Last Saturday, October 1st, was the official launch day of my debut children’s book, ‘Grace-Ella: Spells for Beginners.’ It was both exhilarating and terrifying at the same time.
I had been given several snippets of advice on how to embrace a launch day – don’t wear anything that shows sweat marks; dress smartly; don’t dress too smart; have an authorial persona; be confident; don’t be overly confident; enjoy; don’t enjoy too much (i.e no alcoholic beverages) …
For an anxious person like myself, these snippets broiled and bubbled in my stomach in the days leading up to launch day and made me feel incredibly sick. For those who know me well, you will also know that I am prone to the odd bout of wailing and throwing myself dramatically onto cushions in a ‘woe is me’ fashion.
“What if no one comes?” was my wail on launch day Eve. “What am I going to do? I’ll have to become a recluse. We’ll have to move away … somewhere remote … a shack on top of the highest mountain.”
Hang on a second, I thought, mid-wailing. That’s a line from my book! I am turning into one of my characters! I am officially mad (this is not in fact a lie).
My wailing finally subsided to the occasional dainty sniff whenever my husband was in close proximity. Sleep did not come on launch day Eve and, inevitably, Saturday arrived in a bleary-eyed, fuzzy-minded fog.
As I tried in vain to make myself look slightly less sleep-deprived, I pondered over what this day meant. This was the day that was going to:
a) pronounce me a complete and utter failure, unworthy of even whispering the word author
b) make my 9 year old son, Tomi, finally call me a real children’s author
As I am a punctual person (I can not tolerate lateness, it makes me terribly itchy and twitchy), we left the house on my insistence at 9.30am to make the 10 minute drive to town. My launch was due to begin at 11am. At 9.40am, we drove passed Waterstones. I glanced through the window.
“There’s no one there!” I gasped, beginning to hyperventilate.
“It’s a little too early perhaps?” said my overly-sensible husband.
At 10.50, buoyed up a smidgen by caffeine and enthusiasm from the lovely Eloise Williams (author of the atmospheric adventure ‘Elen’s Island’ – you should read it if you haven’t already) we entered Waterstones.
There were balloons! There were cup cakes! There was already a handful of people! There was a sickening bout of nerves. I couldn’t this. I couldn’t remember all the dos and donts. The handful of people grew to quite a sizeable crowd. I began to panic. I didn’t know how to be an author!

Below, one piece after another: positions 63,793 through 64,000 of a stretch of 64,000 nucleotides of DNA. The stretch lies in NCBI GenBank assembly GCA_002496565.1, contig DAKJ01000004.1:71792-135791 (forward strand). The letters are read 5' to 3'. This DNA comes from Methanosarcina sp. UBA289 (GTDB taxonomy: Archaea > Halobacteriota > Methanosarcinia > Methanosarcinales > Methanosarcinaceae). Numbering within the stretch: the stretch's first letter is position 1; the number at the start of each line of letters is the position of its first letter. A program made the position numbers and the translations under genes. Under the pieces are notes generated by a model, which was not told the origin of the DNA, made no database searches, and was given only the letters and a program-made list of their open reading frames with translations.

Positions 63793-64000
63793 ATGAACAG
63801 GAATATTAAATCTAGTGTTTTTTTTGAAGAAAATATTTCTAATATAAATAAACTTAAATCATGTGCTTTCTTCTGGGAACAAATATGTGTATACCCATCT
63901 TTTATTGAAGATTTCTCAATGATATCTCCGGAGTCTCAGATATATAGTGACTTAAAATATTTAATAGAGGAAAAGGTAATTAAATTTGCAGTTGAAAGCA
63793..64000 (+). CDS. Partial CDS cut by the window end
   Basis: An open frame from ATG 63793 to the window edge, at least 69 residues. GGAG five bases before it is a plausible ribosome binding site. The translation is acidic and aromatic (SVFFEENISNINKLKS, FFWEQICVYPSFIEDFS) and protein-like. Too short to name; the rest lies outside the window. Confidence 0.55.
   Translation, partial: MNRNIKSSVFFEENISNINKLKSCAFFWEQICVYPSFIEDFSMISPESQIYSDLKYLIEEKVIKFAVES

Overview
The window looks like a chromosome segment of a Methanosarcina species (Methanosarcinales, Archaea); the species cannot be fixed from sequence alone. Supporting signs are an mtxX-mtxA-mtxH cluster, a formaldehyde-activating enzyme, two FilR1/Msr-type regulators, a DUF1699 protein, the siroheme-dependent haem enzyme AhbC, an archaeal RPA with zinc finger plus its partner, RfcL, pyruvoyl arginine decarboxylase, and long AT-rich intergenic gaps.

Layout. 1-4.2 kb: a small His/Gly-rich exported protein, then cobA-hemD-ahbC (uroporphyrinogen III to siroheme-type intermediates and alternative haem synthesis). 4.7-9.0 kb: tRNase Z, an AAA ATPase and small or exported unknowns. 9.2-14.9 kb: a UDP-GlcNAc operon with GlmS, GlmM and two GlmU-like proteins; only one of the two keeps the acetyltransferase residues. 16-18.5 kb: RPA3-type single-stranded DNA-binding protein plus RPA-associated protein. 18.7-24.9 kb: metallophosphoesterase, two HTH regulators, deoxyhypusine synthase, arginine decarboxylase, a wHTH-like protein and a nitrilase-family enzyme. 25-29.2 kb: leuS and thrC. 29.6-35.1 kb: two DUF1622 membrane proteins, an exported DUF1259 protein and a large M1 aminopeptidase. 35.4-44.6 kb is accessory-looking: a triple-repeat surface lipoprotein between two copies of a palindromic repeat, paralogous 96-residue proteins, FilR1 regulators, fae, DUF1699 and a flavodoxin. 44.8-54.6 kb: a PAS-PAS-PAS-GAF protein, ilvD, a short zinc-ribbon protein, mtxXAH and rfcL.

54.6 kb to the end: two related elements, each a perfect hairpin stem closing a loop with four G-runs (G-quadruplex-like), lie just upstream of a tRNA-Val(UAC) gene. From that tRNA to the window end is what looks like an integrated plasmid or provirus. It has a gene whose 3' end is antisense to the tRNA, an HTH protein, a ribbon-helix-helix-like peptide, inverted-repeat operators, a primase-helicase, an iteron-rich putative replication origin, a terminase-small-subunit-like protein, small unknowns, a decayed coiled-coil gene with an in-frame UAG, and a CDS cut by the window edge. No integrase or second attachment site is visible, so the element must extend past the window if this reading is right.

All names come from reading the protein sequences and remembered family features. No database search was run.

My wonderful editor at Firefly Press, Janet Thomas, introduced me and my book. I can’t actually remember a word she said, such was my panicked state. Children shuffled to the front to settle on cushions ready to listen to me read; to listen to me read my book, my very own words.
I looked at the little faces in front of me, lots of eyes wide in anticipation. I took a deep breath, opened my book and began …
And that’s when it all changed. I forgot that I was in Waterstones. I forgot that there were lots of eyes looking directly at me. I forgot that I was launching my debut book. I lost myself in my words, my story. When I ended the first chapter, there was applause. There were smiling faces. And right next to me was Tomi, beaming proudly.
People began to queue to have their book signed. The queue snaked its way through the shop and out through the door onto the street! Boxes of my book were brought out from the storeroom; empty boxes were returned.
At 12.30pm, the last copy was signed. My book had sold out, but there were still people asking for it. It was the most amazingly surreal feeling I have ever had. I felt like a proper author. Children were telling me they loved my book. Parents were telling me that they loved my book. I was soaring. It was such an incredible high. It was a million times more than I could have ever imagined. I was overwhelmed with the support. People had come to support me and my book; lots of people.
The afternoon slot was arranged for storytelling by myself and two fellow Fireflies – Eloise Williams (author of the atmospheric adventure, ‘Elen’s Island – sorry have I said that once?) and the lovely Sarah Todd Taylor, author of the hilarious ‘Arthur and Me’. It went wonderfully. The children and the adults were enthusiastic. Everyone had a great time and it was wonderful to see children enjoying stories, their faces showing that they were transported to these amazing worlds of kings and knights; islands and mystery; talking cats and bubbling cauldrons (you’ll have to read all three books to understand the references).
And that was it. My launch day had passed magnificently. The two bookshops in Aberystwyth that were stocking my book had sold out of copies. I returned home exhausted and stunned but extremely proud when Tomi said I could now officially be called a children’s author!
So, my advice for any debut authors out there preparing for their launch would be to just go with it. You can’t plan who will turn up. But whether it’s one person or a hundred people, they have come there specially for you. So don’t pretend to be someone you’re not (even if you’re wearing cat ears). Be yourself, be proud of what you have achieved and enjoy every glorious second. I certainly did.
‘Grace-Ella: Spells for Beginners’ is available to order on Amazon, or you can order direct from http://www.fireflypress.co.uk. You might also spot it in a bookshop near you.